The Toronto Star ran an excellent story about efforts to restore the American Eel to Lake Ontario. Here's an excerpt:
Officials examining effectiveness of water restocking program
Mary McNiven places a dead eel in a blender at her Charlottetown lab, puts the lid on and presses a button. The result is an eel“smoothie” that is helping Ontario officials determine if their efforts at bringing back the elusive American eel to Ontario waters via a restocking program is working. McNiven, a professor of animal sciences at the Atlantic Veterinary College in P.E.I, describes eels as a “mystic” species. They are mysterious even for those who study them, and that is making the effort to boost their numbers in Ontario a complicated task.
“For a researcher,” says McNiven, that’s “the fun thing — that there’s so much not known.” American eels, long, slippery, snakelike fish, were once a lucrative product for Ontario fishermen, but fewer of them are making their way to the province, where fishing of the species was banned in 2004. American eels are now listed as an endangered species in Ontario. The relatively few eels that make it to Ontario now come from the Sargasso Sea in the mid-North Atlantic Ocean, the only place in the world where the species spawns. It is not clear what is causing the fish to struggle in Ontario, but some factors could include physical barriers, like hydro dams and turbines at hydroelectric facilities.
Other reasons could include warmer water temperatures and deteriorating water quality. Ontario Power Generation understands it may be playing a part in the eel’s decline, so it, along with Ontario Ministry of Natural Resources and the Federal Department of Fisheries and Oceans, bought eels from fishermen in Nova Scotia, where the fish is still plentiful and a commercial fishery continues. More than four million eels were driven to Ontario from Nova Scotia between 2006 and 2010. They were dropped in waterways in the areas of Thousand Islands, east of Kingston, and the Bay of Quinte, near Belleville. These stocked eels have had a tiny mark made on a bone in their ears, so that they can be told apart from their non-stocked counterparts. McNiven says it’s important the transported eels make the trip quickly because of the need for females for spawning purposes.Young eels don’t have a fixed sex and she says their gender is determined by several factors, one being the proximity of other eels: when eels are surrounded by other eelsthey have a greater chance of becoming male; when they swim apart from each other they have a greater chance of becoming female. The sooner the eels arrive in Ontario, the sooner they can be separated and transform into females. “Sperm is a dime a dozen, but the eggs are the thing that are in short supply. So we want those,” McNiven says.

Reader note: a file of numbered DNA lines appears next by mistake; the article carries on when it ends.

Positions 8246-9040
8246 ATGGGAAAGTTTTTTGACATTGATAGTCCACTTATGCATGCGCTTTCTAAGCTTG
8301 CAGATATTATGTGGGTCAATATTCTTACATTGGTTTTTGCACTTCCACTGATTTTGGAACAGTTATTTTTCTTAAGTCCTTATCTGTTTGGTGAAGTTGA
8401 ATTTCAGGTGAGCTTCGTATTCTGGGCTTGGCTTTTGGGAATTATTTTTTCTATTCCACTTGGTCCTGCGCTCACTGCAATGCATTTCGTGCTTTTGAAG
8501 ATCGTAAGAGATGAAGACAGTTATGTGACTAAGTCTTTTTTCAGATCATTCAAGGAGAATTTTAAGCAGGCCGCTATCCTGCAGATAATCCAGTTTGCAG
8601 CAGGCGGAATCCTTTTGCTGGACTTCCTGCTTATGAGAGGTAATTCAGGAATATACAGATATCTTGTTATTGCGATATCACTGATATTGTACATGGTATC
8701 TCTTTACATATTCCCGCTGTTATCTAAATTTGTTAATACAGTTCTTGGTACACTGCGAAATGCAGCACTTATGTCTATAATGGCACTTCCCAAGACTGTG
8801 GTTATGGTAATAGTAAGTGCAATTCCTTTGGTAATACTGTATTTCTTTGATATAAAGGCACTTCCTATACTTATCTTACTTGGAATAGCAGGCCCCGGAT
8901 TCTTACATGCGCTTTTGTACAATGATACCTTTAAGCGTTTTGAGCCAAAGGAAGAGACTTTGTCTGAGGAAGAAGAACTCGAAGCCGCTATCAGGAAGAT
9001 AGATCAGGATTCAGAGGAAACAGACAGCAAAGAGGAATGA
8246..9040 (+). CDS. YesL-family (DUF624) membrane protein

Ron Threader, a senior environmental adviser with OPG, says Quebec commercial fishermen told authorities about finding smallereels in their catch in 2010. OPG is now buying eels from fishermen on the St. Lawrence River in Quebec, where they are being caught, presumably on their way back to the Sargasso Sea from Ontario. Both stocked and non-stocked eels are being caught to evaluate the effectiveness of the restocking program.
There are questions about whether the program is working, because some of the stocked eelsbeing caught in the St. Lawrence are younger and smaller than the nonstocked. Eels don’t eat at all when they become sexually mature, and therefore don’t consume anything on their way from Ontario to spawn in the mid-Atlantic. Their bodies then begin to consume parts of themselves, such as the digestive tract, to use whatever nutrients are available.
“They’re kind of burning up whatever part of their body they aren’t using anymore,” says McNiven.
If the eels are too small — and therefore have less energy — there are concerns they will not have enough fat, nutrients and energy to make the long trip and procreate afterwards.
“We want to see if there is, in fact, a difference between these fish and their larger sisters,” says Threader.
That is where McNiven and her blender come in. She is liquefying both stocked and non-stocked eels to “see whether or not their body composition is equivalent” in nutritional content and energy output.
Threader says the fact the restocked fish are smaller is “not necessarily a bad thing,” because they are a similar size to Nova Scotia eels when they leave for the Sargasso.
It is possible the eels are not yet heading to the Sargasso Sea and instead are hanging out in the Maritimes for a few years, continuing to eat. It is also possible that the restocked eels being caught in the St. Lawrence are just a few stragglers, and the majority could still be in the ecosystem in Ontario.
After the eels are ground up, samples of the liquefied eels are put into laboratory containers for testing.
After multiple years of data from McNiven’s lab are collected and combined with Threader’s data, it should be possible to find out if the restocking program is working. Threader says the jury is still out. “My guess is another two years we’ll have a pretty good handle on what’s happening.”
See Original Article here.